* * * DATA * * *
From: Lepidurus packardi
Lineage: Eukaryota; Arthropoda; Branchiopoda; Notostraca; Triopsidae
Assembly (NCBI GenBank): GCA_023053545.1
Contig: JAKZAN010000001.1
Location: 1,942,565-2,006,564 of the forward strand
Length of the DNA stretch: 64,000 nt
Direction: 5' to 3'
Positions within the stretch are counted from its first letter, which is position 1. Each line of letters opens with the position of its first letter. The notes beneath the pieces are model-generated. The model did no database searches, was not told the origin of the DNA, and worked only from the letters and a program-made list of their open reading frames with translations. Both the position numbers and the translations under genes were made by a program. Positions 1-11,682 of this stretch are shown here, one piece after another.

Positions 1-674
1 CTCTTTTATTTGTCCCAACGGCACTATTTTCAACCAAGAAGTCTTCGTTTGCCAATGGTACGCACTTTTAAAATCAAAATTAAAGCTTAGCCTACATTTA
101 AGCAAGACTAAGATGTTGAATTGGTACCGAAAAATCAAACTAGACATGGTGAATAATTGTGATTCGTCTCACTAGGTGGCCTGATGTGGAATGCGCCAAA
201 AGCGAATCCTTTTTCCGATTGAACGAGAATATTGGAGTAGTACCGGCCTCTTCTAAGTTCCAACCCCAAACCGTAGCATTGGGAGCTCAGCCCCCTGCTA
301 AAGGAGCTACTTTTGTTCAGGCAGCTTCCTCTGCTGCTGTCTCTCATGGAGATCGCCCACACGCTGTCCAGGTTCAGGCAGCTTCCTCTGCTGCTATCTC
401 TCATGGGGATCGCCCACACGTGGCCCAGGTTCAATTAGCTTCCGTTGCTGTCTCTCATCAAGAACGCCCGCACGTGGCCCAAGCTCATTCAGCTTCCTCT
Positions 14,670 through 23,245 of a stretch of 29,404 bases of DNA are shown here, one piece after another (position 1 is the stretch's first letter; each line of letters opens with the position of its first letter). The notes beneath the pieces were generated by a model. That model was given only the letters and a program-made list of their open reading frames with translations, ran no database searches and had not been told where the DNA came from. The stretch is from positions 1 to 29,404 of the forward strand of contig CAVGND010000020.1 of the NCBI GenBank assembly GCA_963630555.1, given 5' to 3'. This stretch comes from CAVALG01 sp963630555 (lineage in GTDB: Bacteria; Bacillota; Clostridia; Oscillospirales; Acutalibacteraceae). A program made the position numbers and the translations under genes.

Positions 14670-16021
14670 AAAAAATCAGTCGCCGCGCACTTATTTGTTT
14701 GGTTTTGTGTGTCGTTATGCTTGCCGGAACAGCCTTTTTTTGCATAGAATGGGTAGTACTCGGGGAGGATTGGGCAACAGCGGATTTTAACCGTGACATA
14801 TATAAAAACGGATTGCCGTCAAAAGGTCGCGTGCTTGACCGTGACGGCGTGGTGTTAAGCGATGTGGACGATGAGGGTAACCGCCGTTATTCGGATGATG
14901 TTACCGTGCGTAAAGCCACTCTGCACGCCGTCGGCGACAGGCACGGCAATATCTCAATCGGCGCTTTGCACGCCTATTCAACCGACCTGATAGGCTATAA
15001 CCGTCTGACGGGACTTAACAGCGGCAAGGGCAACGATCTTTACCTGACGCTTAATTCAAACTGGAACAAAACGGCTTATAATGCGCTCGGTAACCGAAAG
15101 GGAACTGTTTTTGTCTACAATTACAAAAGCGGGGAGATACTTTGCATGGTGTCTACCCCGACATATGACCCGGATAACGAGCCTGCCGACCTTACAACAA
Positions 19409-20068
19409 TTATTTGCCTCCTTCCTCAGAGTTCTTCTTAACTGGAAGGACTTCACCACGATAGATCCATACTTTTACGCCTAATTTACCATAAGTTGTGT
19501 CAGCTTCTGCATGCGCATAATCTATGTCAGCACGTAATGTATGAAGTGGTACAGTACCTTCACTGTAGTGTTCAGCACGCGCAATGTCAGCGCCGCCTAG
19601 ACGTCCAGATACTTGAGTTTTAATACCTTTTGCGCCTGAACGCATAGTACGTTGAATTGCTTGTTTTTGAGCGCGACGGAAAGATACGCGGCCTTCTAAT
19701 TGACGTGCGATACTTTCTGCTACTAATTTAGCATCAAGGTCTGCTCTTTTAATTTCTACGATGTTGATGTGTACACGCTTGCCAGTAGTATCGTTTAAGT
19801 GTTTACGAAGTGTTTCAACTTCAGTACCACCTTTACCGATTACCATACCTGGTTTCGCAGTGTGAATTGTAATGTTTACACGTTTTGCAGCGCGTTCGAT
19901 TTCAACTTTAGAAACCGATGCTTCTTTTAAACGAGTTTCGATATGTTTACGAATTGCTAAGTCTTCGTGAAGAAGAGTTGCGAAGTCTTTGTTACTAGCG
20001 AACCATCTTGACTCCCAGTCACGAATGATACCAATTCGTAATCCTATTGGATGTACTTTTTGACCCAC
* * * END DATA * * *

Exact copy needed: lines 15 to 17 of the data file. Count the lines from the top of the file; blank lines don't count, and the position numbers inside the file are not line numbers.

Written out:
Positions 14,670 through 23,245 of a stretch of 29,404 bases of DNA are shown here, one piece after another (position 1 is the stretch's first letter; each line of letters opens with the position of its first letter). The notes beneath the pieces were generated by a model. That model was given only the letters and a program-made list of their open reading frames with translations, ran no database searches and had not been told where the DNA came from. The stretch is from positions 1 to 29,404 of the forward strand of contig CAVGND010000020.1 of the NCBI GenBank assembly GCA_963630555.1, given 5' to 3'. This stretch comes from CAVALG01 sp963630555 (lineage in GTDB: Bacteria; Bacillota; Clostridia; Oscillospirales; Acutalibacteraceae). A program made the position numbers and the translations under genes.

Positions 14670-16021
14670 AAAAAATCAGTCGCCGCGCACTTATTTGTTT